Preparing for the Proposed Elimination of Redevelopment Agencies

Carl DeMaio Carl DeMaio 4 Comments


“Whether you support Redevelopment or not, if Gov. Brown does eliminate funding in whole or in part, city leaders must be prepared to protect taxpayers.  Here’s a 3-point memo I have released asking for financial and legal analysis to do just that.”  — Carl DeMaio


Governor Brown’s proposal to eliminate Redevelopment Agencies would have serious consequences for the future of San Diego . While we may object to this plan, it is important for city officials to demonstrate proactive leadership in preparation of Governor Brown’s action and during the transition that would follow. Our singular goal must be to protect the General Fund.

 Therefore, I respectfully request that the Mayor, the City Attorney and the Independent Budget Analyst respond to the City Council and the taxpayers of San Diego regarding three critical questions that will likely result if the State eliminates Redevelopment Agencies. 

 1. Identify and score any impact to the General Fund of any elimination of Redevelopment Agencies as of July 1, 2011.

 2. Identify any legal or financial impacts and options for dissolving the Centre City Development Corporation and the Southeastern Development Corporation.

 3. Ascertain whether any memoranda of understanding, participation agreements, or any other contracts with other government entities or private entities that have obliged or committed redevelopment funds for any projects would remain in place or if there is a risk that those obligations would revert to the General Fund.

 We must address these issues and consider the total impact of Redevelopment Agency elimination while there is still time to take action to protect the General Fund and avoid a further reduction in core service levels.


Comments 4

  1. Redevelopment agencies are constitutionally projected. As such, neither the legislature nor the governor has the right to eliminate them. To do so would take a vote of the people.

  2. True, with a caveat…

    As part of the budget in FY 08-09 the State of CA was going to end tax increment revenue to redevelopment Agencies. (These revenues were not specifically included in Proposition 1A protections because they are already constitutionally protected, as noted by Alger.) The California Redevelopment Association successfully sued the State, winning a trial court ruling in May 2009 blocking the State budget “intentions” on redevelopment.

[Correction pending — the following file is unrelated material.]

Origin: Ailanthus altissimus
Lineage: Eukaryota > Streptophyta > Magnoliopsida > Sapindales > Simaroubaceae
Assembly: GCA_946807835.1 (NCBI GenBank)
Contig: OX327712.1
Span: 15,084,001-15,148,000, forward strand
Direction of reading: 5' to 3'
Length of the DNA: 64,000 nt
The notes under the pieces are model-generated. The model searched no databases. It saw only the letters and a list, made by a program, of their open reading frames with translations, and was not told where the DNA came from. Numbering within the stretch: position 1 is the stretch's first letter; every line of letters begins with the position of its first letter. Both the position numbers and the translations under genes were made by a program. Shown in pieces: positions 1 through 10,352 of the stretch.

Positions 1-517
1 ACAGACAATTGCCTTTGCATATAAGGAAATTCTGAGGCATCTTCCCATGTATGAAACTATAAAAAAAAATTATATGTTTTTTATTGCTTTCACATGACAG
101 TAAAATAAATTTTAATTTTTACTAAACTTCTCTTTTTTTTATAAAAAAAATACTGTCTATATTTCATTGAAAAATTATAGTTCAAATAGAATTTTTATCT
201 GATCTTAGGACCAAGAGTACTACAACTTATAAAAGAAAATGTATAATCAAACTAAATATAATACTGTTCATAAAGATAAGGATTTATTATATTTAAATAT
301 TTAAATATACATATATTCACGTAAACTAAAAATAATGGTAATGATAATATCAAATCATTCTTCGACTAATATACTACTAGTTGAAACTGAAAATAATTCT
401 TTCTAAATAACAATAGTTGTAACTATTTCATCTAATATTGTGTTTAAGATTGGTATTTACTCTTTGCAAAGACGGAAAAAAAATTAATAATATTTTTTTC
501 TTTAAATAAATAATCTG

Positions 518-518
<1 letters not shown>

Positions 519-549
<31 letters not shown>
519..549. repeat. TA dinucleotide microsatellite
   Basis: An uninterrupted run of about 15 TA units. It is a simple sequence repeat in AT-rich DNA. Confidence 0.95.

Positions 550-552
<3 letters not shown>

In spite of this, the State has included “takes” from redevelopment funds to help “balance” subsequent budgets, by utilizing creative legal language in an effort to get around the trial court ruling that blocked the FY 08-09 attempt.

    In other words, redevelopment is protected constitutionally, but the State, and now Jerry Brown specifically, believe they have a legal work around on the protections.

    The State balanced a portion of last year’s budget by temporarily borrowing local tax revenue under Proposition 1A, by declaration of a fiscal emergency. Yet, as that by itself requires repayments after three years, an end to redevelopment and/or a “shift” of revenue to the state will not address ongoing structural deficits without looking for additional dollars.

    This is not an argument for or against redevelopment. Just to point out that CA is always in the market for any means possible to ignore its structural budget problems. The easy targets are all too often business and local government, the second of which derives its revenue from business, just like the State does.

    So, let’s go after them both. Good economic solution.

  3. Barry,

    How does Prop 22 affect the State’s ability to do an end-run around the constituitional protections?

  4. Great question; I don’t immediately know the answer. I believe that Prop 22 in essence took the protections previously found statutorily in Prop 1A and made them constitutional, while including additional protections for local government. But, that new constitutional protection for a city’s general revenue is separate from the protection that was already in place in the state constitution for redevelopment funds. So, it could be whatever “end-run” interpretation is being utilized by the state for redevelopment funding was not addressed/fixed with the passage of Prop 22. Does anyone know? My fake lawyer-ese stops here.

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